Lewis Lloyd, Plaintiff-appellant, v. Brunswick Corporation, Mercury Marine, Peter Larson, Davidd. Jones, James Hubbard, John Russell, Robertmcnaney, and Joseph Pomeroy, Defendants-appellees, 180 F.3d 893 (7th Cir. 1999)Annotate this Case
Appeal from the United States District Court for the Eastern District of Wisconsin. No. 97 C 1335--J.P. Stadtmueller, Chief Judge.
Before CUDAHY, DIANE P. WOOD, and EVANS, Circuit Judges.
EVANS, Circuit Judge.
At the age of 60, and after 16 years as a patent attorney with the Brunswick Corporation, Lewis Lloyd was told he would be canned for, essentially, having (in the eyes of the company) a bad attitude. But instead of firing him outright, Brunswick let Lloyd exit gracefully--and, incidentally, with a heck of a lot more money than he would have gotten if he had been fired--under an early retirement program. There was a catch though: Lloyd had to waive his right to sue the company for age discrimination. He agreed (in writing), took the money, and walked away. Then he sued ... for age discrimination, no doubt making Brunswick rue the day it decided to offer him a deal. On this appeal, he asks us to support him in his efforts to wiggle out from under the waiver he signed.
Lloyd worked on and off for Brunswick and its Mercury Marine division beginning in 1976. In 1994 Lloyd was assigned to Mercury Marine's law department and began reporting to Joseph Pomeroy, Mercury Marine's general counsel. About 9 months later Pomeroy reviewed Lloyd's performance and really slammed him. Pomeroy's evaluation described a rigid employee unwilling to adapt to meet the department's expectations; one whose communication skills were sorely lacking; someone who refused to accept responsibility for anything, instead blaming others for his inability to get things done. Pomeroy sent a clear message: if Lloyd didn't do a quick aboutface, he would be fired. In July 1995, when Lloyd (according to Pomeroy) still had made no effort to improve his attitude, Pomeroy told him he was out. Inexplicably--and perhaps unwisely, in hindsight--rather than firing Lloyd outright the company gave him the option of participating in its Voluntary Separation Program, which gave Lloyd the chance to leave with much more money than he would otherwise have been entitled to receive.
Lloyd and Brunswick memorialized their deal in two documents. The first, signed by Lloyd and David Jones, Mercury Marine's president, confirmed that Lloyd accepted certain benefits (including pension benefits for 16 years of service, medical insurance options, life insurance, severance, and stock options) in exchange for his agreement "to sign and return all the appropriate release forms provided you herewith and [to] take no legal action of any type for any reason against Mercury Marine or Brunswick Corporation [in] the future." Lloyd signed the letter on January 26.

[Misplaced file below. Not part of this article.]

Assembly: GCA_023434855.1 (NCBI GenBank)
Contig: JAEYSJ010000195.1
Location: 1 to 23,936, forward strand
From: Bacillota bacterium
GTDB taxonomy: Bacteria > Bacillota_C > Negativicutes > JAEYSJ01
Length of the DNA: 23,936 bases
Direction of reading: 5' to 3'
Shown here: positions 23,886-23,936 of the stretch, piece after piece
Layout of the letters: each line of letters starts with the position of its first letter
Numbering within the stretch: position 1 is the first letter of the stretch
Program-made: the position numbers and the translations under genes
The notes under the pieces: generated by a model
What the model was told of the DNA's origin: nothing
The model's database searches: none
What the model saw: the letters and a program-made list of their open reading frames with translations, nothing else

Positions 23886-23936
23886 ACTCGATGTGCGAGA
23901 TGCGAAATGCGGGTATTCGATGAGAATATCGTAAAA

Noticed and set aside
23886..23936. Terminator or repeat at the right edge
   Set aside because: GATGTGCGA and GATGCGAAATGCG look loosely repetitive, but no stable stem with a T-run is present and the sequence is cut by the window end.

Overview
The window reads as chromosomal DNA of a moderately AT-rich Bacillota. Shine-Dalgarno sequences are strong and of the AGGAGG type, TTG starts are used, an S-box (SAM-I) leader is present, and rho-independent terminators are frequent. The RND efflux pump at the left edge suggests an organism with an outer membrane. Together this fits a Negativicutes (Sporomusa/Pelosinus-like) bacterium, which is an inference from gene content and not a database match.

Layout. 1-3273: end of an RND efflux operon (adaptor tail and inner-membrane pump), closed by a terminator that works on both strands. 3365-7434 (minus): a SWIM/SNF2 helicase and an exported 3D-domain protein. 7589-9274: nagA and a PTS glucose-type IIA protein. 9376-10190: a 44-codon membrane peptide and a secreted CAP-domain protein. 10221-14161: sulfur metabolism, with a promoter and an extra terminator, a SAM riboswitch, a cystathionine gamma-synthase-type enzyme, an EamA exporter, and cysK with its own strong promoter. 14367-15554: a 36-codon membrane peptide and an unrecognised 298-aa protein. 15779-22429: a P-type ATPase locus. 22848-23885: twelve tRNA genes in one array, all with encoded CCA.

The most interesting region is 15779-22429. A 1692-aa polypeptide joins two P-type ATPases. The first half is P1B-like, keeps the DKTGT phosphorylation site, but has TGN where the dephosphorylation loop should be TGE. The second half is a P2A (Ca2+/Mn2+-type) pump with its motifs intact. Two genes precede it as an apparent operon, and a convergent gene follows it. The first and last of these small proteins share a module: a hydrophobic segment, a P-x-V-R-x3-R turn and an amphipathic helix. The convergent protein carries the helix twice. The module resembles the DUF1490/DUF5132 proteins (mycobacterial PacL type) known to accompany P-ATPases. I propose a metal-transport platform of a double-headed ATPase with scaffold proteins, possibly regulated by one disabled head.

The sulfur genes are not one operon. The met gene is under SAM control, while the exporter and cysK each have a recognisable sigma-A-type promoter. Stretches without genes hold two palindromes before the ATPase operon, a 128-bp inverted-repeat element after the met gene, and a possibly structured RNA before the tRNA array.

The second document was a letter drafted by Jim Hubbard, Mercury Marine's senior vice president and chief of staff. Hubbard opened his letter by saying: "Because of the business circumstances surrounding your termination, Mercury Marine has decided to make available to you enhanced discretionary severance payments and benefit extensions beyond those you would presently be entitled under Mercury Marine Policy." Hubbard confirmed that Lloyd would get a lump sum severance payment, plus medical benefits. In return,
Mercury Marine requests that you release any and all rights or claims arising out of your employment and its termination. Specifically, you agree: (a) that you are releasing any and all claims under the Age Discrimination in Employment Act, as amended by the Older Workers Benefit Protection Act, and the Wisconsin Fair Employment Act arising up to your last day worked and including the date of execution of this Letter Agreement; (b) that the consideration being received by you is greater than normally provided by Mercury Marine's policies to a person of your length of service and responsibility; (c) that you are hereby being advised to consult with an attorney of your choice prior to the execution of this Letter Agreement; (d) that you have been given forty-five (45) days from the date of presentment to decide whether or not to execute this Letter Agreement; and (e) that you have seven (7) days from the execution of the Letter Agreement to revoke its execution.